- Man transitioning to woman killed herself in Cape City Jail in June; news comes from architect's pitch in Kansas (2/15/18)2
- Cape Girardeau businessman proposes redevelopment project; seeks taxing district to fund improvements (2/17/18)16
- Bell City arrest, Scott City incident highlight high-alert status following Fla. school shooting (2/20/18)4
- Plans in the works to save Esquire Theater on Broadway in Cape (2/21/18)1
- TJ's Burgers, Wings & Pizza expands with dining area in Fruitland (2/16/18)
- Pence gets it right in response to attack on Christian faith (2/17/18)6
- Charges filed in Sunday murder; suspects in custody (2/14/18)2
- Lovebirds for 80 years give advice: Trust, patience and 'Tell 'em you love 'em' (2/14/18)2
- Jackson schools purchased former orchard land, will lease for farming for now (2/15/18)
- The heart of the matter: Clinic helps patients rise above congestive heart failure (2/17/18)
Negotiated drugs not beneficial
To the editor:U.S. Rep. Jo Ann Emerson's call for the federal government to negotiate Medicare drug prices directly with pharmaceutical companies is seriously misguided ("Emerson sees big problems coming in health care," July 6).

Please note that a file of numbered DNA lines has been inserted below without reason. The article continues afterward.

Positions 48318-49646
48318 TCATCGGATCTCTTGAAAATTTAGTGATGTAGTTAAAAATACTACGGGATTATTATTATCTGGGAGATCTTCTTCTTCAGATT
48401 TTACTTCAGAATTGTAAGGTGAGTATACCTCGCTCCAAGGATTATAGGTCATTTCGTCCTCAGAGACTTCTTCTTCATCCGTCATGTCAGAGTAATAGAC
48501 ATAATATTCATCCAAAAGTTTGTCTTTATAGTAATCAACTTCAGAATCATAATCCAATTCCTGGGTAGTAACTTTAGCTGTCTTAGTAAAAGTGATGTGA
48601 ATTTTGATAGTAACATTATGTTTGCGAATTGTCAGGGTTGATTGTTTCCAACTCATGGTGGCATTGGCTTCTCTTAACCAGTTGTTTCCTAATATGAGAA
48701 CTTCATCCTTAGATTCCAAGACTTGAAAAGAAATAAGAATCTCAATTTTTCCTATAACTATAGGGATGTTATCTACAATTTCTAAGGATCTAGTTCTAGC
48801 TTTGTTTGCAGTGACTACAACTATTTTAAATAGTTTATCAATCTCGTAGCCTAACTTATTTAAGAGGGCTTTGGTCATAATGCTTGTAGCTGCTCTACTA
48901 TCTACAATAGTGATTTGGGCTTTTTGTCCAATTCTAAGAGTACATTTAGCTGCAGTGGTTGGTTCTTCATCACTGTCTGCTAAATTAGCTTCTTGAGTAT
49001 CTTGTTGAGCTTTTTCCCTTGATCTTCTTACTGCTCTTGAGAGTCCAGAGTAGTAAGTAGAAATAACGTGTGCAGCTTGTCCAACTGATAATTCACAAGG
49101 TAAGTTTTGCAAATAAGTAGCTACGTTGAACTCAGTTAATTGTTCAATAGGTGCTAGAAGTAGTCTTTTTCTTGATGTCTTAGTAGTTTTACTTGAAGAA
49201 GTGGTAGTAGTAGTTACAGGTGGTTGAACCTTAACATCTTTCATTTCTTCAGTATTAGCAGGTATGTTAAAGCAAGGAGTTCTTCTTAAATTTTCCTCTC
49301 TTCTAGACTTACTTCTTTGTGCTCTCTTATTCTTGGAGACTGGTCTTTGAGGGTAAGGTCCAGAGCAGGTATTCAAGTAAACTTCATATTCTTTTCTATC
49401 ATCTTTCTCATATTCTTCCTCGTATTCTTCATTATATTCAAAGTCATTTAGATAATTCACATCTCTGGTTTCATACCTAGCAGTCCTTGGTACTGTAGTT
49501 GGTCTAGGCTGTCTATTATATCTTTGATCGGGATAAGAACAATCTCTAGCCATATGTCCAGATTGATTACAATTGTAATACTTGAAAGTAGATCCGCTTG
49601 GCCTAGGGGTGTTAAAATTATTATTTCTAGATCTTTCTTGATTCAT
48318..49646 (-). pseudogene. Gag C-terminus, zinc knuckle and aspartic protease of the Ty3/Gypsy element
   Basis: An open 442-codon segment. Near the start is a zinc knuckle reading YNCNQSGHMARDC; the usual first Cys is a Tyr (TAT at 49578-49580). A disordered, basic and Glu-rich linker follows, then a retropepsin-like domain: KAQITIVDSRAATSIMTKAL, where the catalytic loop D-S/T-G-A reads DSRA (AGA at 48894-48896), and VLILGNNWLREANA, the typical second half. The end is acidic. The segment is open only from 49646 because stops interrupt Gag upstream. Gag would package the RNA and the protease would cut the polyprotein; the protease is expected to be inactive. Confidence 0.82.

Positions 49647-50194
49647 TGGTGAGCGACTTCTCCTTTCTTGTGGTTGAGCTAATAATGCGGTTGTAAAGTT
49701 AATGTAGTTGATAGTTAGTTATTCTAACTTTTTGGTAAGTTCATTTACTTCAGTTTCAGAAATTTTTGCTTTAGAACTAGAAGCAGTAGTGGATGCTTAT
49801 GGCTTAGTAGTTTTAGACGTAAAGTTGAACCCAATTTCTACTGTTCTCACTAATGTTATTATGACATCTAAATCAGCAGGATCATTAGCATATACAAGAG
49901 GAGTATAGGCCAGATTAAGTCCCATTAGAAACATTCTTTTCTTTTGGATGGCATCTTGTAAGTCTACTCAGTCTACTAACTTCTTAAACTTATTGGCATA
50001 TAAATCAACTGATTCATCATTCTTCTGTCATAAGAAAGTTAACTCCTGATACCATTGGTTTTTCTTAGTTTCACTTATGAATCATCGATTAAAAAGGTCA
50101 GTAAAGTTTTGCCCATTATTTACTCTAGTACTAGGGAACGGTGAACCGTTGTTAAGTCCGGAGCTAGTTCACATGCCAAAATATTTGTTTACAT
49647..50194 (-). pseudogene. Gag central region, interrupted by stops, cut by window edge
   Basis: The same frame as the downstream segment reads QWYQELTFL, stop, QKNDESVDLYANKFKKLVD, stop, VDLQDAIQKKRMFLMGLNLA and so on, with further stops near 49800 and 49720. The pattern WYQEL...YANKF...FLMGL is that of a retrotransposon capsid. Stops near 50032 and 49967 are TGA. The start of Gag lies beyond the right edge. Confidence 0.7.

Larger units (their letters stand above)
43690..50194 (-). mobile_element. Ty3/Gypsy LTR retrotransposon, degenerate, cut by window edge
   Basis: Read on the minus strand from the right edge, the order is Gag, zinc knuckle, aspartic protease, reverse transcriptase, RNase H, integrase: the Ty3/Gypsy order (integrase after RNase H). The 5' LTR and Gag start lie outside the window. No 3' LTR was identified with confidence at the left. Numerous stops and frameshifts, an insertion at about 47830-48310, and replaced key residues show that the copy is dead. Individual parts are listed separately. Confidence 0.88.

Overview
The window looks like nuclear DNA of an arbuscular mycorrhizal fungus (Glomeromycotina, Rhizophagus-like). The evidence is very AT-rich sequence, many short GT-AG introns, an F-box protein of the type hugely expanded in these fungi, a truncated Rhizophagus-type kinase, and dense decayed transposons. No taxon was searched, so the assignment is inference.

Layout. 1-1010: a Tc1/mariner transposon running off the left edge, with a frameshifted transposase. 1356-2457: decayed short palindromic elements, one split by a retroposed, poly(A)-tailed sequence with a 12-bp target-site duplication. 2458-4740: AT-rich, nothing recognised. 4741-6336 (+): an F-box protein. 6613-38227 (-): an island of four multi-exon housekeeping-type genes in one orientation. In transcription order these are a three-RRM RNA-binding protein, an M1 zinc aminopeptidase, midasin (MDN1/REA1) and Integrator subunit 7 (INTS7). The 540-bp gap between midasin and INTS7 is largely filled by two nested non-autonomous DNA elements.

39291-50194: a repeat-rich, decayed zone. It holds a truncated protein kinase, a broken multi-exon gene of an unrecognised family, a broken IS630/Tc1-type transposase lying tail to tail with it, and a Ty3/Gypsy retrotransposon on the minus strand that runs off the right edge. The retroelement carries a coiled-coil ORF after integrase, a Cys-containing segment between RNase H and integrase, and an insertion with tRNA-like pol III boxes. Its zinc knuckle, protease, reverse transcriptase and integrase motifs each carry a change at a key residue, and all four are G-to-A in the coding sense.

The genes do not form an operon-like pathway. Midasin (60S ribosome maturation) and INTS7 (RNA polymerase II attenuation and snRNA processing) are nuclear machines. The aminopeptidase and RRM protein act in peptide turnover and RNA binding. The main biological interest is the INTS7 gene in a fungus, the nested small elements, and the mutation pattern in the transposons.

First, it is not even clear that allowing the government to negotiate prices would save any money. As the nonpartisan Congressional Budget Office recently concluded, "Government price negotiation would not yield lower drug prices compared to current law."
Second, the only government program that has been successful at reducing drug costs through negotiations is the VA, which doesn't negotiate at all. Rather, it imposes price controls. Under the VA model, drug companies must sell their products to the government at a price that is at least 24 percent less than the non-federal average manufacturer price.
If similar price controls were imposed under Medicare Part D, the end result would be less patient choice and stifled innovation into new drugs.
PETER PITTS, Director, Center for Medicine in the Public Interest, New York